“People are fed up of Mubarak and of his dictatorship and of his torture chambers and of his failed economic policies. If Mubarak is not overthrown tomorrow, then it will be the day after. If it’s not the day after it’s going to be next week.”

28 January: Friday of Anger/ Day of Rage

During the 18 days of protest

The demonstrations continued across Egypt and on the fourth day of the revolution thousand filled once more the cities of Egypt on the day that came to be known as the “Friday of Anger” or “Day of Rage.” Before the protests started, the Egyptian government shut down the Internet service attempting to end the communication between the protestors, for the activist used the Internet, specifically Facebook, to communicate with their fellow protestors. Some of the protestors were able to communicate via text, but others weren’t able because the government also attempted to block their phone service. However, the protestors continue with their goal to get their demands met; therefore, thousands of Egyptians gather to protest and within hours the numbers began to increase. Throughout the day, the police fired tear gas, rubber bullets, and water at the protestors. In Port Said, protestors burned multiple government building. In Giza, protestors gathered in front of the I-Istiqama Mosque where they fought the police that was there. In Suez, police shot and killed one protestor. The streets of Egypt were covered by a plethora of national flags and anti-Mubarak graffiti.

“We are one, we are one”

4 February: 1st “Friday of Departure”

Riot police officers rushed to confront protestersScott Nelson for The New York Time

On the 11th day of protests, protestors demanded that Mubarak step down immediately and they gave him 4 February as their deadline. Many of the protestors that spent the night in Tahrir Square started the day with a circle of prayer. About a million people flooded Tahrir Square before the demonstration to participate in the Friday prayer. The Egyptians created a human chain in the square around those who were praying to protect them from any disruptions by the police. After the circle of prayer, the protest began and the crowd that was gather in Tahrir Square began the “Friday of Departure” and headed to the presidential palace in Heliopolis, but were stopped by the police before they could reach it. In Alexandria, more than a million protestors were present which made it the largest protest there. The Egyptians in the city of Alexandria heard about the intervention in Cairo and they warned the government that if they used violence against the protestors in Cairo, the millions of the protestors in Alexandria would join those of Cairo and make their way into the presidential palace. According to The New York Times, the U.S. administration was in contact with Egyptian officials and the administrations suggested that Mubarak resigned before the protestors became a much greater harm, but Mubarak refused to give up his power.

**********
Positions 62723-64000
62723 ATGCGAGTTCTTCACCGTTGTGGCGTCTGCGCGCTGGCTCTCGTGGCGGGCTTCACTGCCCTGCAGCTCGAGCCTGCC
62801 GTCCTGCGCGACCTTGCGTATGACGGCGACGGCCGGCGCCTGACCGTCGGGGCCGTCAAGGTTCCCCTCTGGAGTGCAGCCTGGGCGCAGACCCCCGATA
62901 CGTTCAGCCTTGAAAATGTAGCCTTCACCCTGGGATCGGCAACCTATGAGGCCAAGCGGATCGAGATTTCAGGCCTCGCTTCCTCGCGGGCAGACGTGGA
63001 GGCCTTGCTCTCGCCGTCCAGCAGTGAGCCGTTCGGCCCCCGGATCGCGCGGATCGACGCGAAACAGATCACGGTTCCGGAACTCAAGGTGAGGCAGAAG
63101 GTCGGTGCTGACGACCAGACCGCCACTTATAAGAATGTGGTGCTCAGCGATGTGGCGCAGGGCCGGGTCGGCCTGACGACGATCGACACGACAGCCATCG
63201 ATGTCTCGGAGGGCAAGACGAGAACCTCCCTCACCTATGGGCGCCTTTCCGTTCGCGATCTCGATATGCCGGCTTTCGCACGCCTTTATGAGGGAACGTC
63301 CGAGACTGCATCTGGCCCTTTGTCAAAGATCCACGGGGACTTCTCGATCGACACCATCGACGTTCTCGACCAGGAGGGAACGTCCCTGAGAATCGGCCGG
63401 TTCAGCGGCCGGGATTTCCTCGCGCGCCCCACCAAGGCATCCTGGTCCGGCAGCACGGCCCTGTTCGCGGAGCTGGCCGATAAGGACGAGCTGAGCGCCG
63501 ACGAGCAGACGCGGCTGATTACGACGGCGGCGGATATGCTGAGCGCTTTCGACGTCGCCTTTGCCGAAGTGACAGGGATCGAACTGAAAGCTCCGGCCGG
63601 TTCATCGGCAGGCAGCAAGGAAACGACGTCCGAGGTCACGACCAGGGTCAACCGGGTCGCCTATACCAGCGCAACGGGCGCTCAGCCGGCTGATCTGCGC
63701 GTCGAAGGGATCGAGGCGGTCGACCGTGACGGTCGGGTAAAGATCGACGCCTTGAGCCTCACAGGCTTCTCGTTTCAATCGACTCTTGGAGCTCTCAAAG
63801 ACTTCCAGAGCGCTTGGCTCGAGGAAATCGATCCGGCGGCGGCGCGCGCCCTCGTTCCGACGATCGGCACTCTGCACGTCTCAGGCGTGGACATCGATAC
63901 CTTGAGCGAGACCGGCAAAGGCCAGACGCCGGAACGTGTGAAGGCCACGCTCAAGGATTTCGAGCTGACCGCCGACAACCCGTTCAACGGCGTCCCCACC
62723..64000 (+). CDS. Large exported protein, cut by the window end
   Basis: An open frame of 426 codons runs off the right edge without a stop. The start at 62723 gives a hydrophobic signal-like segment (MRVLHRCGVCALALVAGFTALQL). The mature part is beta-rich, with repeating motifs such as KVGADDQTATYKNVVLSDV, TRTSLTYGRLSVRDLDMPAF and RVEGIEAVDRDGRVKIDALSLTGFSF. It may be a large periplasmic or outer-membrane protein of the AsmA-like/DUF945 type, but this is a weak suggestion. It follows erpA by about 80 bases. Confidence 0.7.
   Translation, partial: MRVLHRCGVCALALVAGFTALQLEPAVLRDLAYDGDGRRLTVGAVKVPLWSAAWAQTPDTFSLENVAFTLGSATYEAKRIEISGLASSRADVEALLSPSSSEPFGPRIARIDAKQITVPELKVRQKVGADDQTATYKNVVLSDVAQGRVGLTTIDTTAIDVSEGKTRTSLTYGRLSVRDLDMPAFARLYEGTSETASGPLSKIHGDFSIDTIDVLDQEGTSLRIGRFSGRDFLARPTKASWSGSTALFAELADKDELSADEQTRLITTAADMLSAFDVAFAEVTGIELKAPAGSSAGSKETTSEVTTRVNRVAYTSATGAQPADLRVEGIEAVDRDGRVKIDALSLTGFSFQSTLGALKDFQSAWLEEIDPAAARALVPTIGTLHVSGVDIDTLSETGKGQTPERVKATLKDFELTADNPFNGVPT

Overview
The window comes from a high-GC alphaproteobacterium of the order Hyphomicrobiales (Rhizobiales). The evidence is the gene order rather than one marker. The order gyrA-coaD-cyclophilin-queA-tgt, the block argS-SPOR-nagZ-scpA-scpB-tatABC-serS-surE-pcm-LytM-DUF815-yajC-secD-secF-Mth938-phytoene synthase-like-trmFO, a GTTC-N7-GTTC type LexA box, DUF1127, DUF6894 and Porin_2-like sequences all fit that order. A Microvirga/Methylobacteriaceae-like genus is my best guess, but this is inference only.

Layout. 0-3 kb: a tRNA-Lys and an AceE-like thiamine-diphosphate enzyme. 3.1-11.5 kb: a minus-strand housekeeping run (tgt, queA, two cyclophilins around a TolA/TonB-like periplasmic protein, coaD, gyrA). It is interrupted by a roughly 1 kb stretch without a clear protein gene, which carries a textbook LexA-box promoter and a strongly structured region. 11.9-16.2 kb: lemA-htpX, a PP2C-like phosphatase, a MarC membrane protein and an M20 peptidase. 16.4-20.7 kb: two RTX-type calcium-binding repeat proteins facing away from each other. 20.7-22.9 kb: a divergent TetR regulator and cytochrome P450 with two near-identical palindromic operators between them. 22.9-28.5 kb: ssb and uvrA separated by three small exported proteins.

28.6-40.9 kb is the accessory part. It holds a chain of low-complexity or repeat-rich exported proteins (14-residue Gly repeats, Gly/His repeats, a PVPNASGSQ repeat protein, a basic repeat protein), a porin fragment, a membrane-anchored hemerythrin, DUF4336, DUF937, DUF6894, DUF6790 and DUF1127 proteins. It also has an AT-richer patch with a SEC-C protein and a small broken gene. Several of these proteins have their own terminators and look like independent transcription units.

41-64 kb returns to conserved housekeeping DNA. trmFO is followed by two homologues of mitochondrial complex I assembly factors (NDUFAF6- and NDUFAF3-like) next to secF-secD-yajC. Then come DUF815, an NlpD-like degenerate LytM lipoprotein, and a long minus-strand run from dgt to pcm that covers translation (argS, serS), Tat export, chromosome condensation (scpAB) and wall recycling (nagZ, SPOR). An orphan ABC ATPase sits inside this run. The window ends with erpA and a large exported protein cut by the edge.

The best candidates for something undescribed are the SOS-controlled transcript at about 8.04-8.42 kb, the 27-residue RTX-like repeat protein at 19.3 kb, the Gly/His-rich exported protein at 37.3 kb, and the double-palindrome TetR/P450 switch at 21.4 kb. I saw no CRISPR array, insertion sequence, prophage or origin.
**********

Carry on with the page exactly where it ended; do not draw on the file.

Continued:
11 February: “Final Friday of Departure”

After weeks of intense pressure, on 11 February 2011, Mubarak finally agreed to resign. At first Mubarak refused to step down which resulted in a nationwide escalation of protests. The massive protest in Cairo, Alexandria, Suez, and other cities continued. Protestors began to make their way to the presidential palace once more. They were received by the army which surrounded the presidential palace. After so many days of demonstrations and conflict with the police and the army, Hosni Mubarak took the decision of stepping down from office.

Egyptian Youth

Young protesters in Cairo

The groups of “spirited and enthusiastic youth” dominated the demonstrations. The youth was responsible for the mobilization, online and in the streets, which helped bring down the oppressive, nearly 30-year rule of President Hosni Mubarak. This was their protest. The large segment of Egypt’s young population came out of the shadows and protested against a “regime that gives much to worry about and little to aspire.”

However, today some of those young activists that contributed to the demonstrations are not taken into consideration when they aspire for a leadership or management position. This is due to the fact that the post-Mubarak Egypt is governed by a patriarchal culture that seems to favor the older segment of the population because they contain more experience than the young. This shouldn’t be the case, for the youth that participate in the 2011 Egyptian uprising should be giving the opportunity to further demonstrate their willingness to create a more democratic country.

Social Media

The media played a significant role in the Egyptian uprising. Social media helped Egyptian coordinate and create events on Facebook. Arab countries, such as Egypt, don’t use the media because they are not entirely familiar with the navigation of social media compared to other countries like the U.S. The video of a young man, Khaled Said, depicting the way he was killed by the police went viral and Egyptians began to see social media as a useful tool to use against Mubarak’s regime. The young were mainly the ones that took control of social media to try an inspire their fellow Egyptians to join the revolution. Asma Mahfouz, a 26-year-old Egyptian woman, is one of the many who used social media to encourage people to take action. Mahfouz recorded herself giving a speech in which she was encouraging the nation of Egypt to protest and she uploaded it to YouTube and posted it on Facebook. The video went viral and it inspired thousands of Egyptians “to participate in protests in Cairo’s Tahrir Square, calling for an end of the 30-year authoritarian rule of Hosni Mubarak.

What did Egyptians do that Americans are not doing?

The U.S. marches should use Egypt’s example. Instead of having multiple movements, we should identify the problem, the current president, and become one single movement and force. We need to create one single goal, show our discontent with the current president’s actions, and make the demonstrations revolve around that goal. Also, our demonstrations should be consistent in order to show the newly elected government that our demands our serious and they need to be met. We should also use Asma Mahfouz example and use social media as a tool that to help us voice our discontent and encourage others to take action as well. We need to stop using the media to promote that which causes us harm and use it to show the government that we would not stand by and watch how the government destroys our country and takes away our fundamental rights.

“I came to express my opinion against what I believe this government is doing wrong…”